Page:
Senator Peter Norbeck was Mount Rushmore's great political patron and helped raise almost a million dollars for the project during the years of the Great Depression.
Born in Clay County, South Dakota in 1870, Peter Norbeck was a lifelong Republican. The son of Norwegian immigrants, Norbeck was a successful well-driller. He served as a state senator and Lieutenant Governor of South Dakota before being elected Governor of his state in 1917. After four years as Governor, Norbeck won a seat in the United States Senate and was re-elected twice. During Norbeck's years as a senator, Doane Robinson came up with the idea of carving a mountain in the Black Hills and found an artist, Gutzon Borglum, who could do it.
As a freshman Senator, Norbeck wrote to his constituents about life in the nation's capital: "Nearly everybody in Washington spends from 100 to 110 percent of what they can earn. ...This is the first place I have ever struck where nearly everybody believes he has some particular standard to be maintained. ... I never realized there could be so much that is artificial about our lives. ... There is less independence of thought and action here than any place I have ever been."
Borglum was just the sort of flamboyant, grandiose character living beyond his means that Norbeck wrote of, and yet he seemed like he might be able to actually get this monument made. And so he wired the incumbent governor Carl Gunderson:
...I THINK THIS MIGHT BE AN OPPORTUNITY TO SECURE ONE OF THE NATIONAL ATTRACTIONS IN THIS COUNTRY OF THE HIGHEST ARTISTIC QUALITY STOP ... IT IS AN OPPORTUNITY WE SHOULD NOT MISS.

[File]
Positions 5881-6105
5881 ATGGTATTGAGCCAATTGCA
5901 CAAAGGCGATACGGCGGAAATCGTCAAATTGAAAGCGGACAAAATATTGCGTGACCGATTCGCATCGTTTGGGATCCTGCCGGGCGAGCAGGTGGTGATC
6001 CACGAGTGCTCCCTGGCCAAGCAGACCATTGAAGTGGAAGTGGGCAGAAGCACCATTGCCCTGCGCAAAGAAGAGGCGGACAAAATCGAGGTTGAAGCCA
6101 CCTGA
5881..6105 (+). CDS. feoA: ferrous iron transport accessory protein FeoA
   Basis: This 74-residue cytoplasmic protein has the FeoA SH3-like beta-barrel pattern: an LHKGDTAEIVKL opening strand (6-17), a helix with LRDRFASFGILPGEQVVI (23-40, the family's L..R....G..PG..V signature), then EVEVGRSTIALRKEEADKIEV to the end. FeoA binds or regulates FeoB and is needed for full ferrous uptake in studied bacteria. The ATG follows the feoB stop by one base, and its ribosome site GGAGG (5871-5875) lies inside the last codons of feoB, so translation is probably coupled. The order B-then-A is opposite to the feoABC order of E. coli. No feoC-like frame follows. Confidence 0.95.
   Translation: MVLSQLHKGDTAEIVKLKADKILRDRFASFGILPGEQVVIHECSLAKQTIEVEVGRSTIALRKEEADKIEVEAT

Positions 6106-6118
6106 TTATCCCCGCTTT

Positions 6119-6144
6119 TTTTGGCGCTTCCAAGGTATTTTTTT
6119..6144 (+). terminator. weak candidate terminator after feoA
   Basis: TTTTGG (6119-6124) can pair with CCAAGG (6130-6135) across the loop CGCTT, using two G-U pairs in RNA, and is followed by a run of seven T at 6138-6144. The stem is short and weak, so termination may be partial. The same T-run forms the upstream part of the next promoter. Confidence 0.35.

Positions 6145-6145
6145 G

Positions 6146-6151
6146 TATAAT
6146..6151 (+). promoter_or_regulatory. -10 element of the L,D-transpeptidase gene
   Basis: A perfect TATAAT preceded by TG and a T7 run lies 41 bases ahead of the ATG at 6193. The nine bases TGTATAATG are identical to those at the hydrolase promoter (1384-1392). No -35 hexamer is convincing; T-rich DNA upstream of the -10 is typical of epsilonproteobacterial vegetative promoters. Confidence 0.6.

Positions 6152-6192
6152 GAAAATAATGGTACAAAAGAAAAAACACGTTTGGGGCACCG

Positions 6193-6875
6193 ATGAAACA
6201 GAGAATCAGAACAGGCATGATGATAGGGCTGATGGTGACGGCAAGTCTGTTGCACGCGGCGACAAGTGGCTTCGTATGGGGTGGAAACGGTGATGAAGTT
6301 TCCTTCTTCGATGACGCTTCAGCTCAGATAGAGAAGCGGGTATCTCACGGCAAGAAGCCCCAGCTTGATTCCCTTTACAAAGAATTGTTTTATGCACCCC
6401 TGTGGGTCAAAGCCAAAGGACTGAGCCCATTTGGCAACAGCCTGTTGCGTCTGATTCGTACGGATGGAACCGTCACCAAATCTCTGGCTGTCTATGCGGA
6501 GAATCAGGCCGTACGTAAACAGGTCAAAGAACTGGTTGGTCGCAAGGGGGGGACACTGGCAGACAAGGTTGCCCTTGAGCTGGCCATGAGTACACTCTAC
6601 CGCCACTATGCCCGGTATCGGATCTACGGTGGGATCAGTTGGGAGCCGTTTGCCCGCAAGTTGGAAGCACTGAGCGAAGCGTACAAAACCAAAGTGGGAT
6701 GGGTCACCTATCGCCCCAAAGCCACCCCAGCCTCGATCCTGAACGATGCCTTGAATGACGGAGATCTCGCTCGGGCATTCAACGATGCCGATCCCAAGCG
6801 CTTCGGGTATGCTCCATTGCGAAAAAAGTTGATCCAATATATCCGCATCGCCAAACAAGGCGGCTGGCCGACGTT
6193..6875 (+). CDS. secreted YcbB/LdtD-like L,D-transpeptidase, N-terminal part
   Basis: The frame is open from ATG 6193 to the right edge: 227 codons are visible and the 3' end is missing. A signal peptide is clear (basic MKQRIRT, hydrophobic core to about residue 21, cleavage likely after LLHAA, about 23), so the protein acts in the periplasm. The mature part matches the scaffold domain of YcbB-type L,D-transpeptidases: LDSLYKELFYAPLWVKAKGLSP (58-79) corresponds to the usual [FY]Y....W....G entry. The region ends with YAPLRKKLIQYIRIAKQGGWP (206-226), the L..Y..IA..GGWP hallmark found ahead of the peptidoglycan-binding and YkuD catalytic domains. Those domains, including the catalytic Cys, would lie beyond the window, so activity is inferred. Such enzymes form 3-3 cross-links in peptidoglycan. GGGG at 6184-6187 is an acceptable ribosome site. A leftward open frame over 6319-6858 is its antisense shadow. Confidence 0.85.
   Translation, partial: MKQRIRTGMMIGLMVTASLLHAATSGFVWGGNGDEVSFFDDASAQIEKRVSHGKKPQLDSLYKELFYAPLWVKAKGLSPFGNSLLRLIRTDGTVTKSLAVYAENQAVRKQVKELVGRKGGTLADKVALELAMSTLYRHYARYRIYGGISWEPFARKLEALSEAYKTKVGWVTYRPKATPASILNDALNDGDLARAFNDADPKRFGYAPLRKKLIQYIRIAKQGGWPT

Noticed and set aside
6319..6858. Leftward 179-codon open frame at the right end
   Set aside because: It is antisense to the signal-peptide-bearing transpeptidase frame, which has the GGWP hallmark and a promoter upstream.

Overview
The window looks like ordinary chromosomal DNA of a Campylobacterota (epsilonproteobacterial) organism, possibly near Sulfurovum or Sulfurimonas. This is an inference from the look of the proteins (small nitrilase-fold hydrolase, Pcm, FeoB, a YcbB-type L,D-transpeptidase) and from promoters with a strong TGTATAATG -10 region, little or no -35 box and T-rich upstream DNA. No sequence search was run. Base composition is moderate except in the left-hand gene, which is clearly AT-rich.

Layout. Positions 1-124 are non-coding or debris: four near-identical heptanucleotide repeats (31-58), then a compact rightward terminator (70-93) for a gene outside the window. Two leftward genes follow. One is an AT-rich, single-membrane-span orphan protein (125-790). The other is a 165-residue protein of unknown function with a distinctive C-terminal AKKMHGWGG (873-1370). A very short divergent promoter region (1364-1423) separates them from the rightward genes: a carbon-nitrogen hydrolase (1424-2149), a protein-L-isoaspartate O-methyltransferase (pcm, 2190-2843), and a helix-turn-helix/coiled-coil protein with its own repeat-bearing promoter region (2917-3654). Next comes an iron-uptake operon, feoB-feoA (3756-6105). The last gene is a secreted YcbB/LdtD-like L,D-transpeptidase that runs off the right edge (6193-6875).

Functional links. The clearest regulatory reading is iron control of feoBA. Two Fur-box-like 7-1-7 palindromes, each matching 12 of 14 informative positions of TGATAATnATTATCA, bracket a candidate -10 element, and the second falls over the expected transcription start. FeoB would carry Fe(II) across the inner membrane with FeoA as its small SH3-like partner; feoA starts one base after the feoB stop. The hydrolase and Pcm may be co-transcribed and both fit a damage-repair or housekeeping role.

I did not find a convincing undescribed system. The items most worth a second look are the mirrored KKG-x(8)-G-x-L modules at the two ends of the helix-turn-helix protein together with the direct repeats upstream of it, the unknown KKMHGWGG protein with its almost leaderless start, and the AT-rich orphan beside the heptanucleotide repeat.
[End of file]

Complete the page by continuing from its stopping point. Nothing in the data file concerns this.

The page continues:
Still, Norbeck was realistic and wrote presciently to Robinson: "I don't want to dampen your ardor, but I feel that ... Stone Mountain [Borglum's then-current mountain carving enterprise] work will come to a standstill on account of finances." A similar situation would manifest itself at Mount Rushmore, but Rushmore always had Norbeck to help find public funds for the memorial.
The first big appropriation was guided through Congress by Norbeck, providing for $250,000 of matching funds and the creation of the Mount Rushmore National Memorial Commission. When the senator was invited to join the Commission, he declined: "I could not accept such a position when so many of my South Dakota friends, who have sacrificed much for this undertaking, desire to be members and must be left off." Undoubtedly Norbeck was thinking of Doane Robinson, who had first conceived of the huge monument and ushered it into being but was not invited to join the Commission.
Time and again, Rushmore ran out of money and Borglum barnstormed around Washington asking for more -- without coordinating with the level-headed senator who was closing the deals. Colleagues were often curious as to why Norbeck was asking for thousands of dollars more (or less) than Borglum was asking for. The senator complained to the artist, "I will not even start until you quit, for you will not harmonize your plans with anyone else."
By 1935, Senator Norbeck was suffering from cancer of the tongue and jaw. At the 1936 dedication of the Jefferson head, he could only stand by mutely as Franklin Delano Roosevelt and Borglum made their statements. On December 20, 1936, Senator Peter Norbeck passed away at his home.
My American Experience
From the Empire State Buiding to the carvings on Mount Rushmore, the Golden Gate Bridge, and the Space Needle, the U.S. has dozens of impressive, important, and iconic structures. Which ones have you been to? Which has had the biggest impact?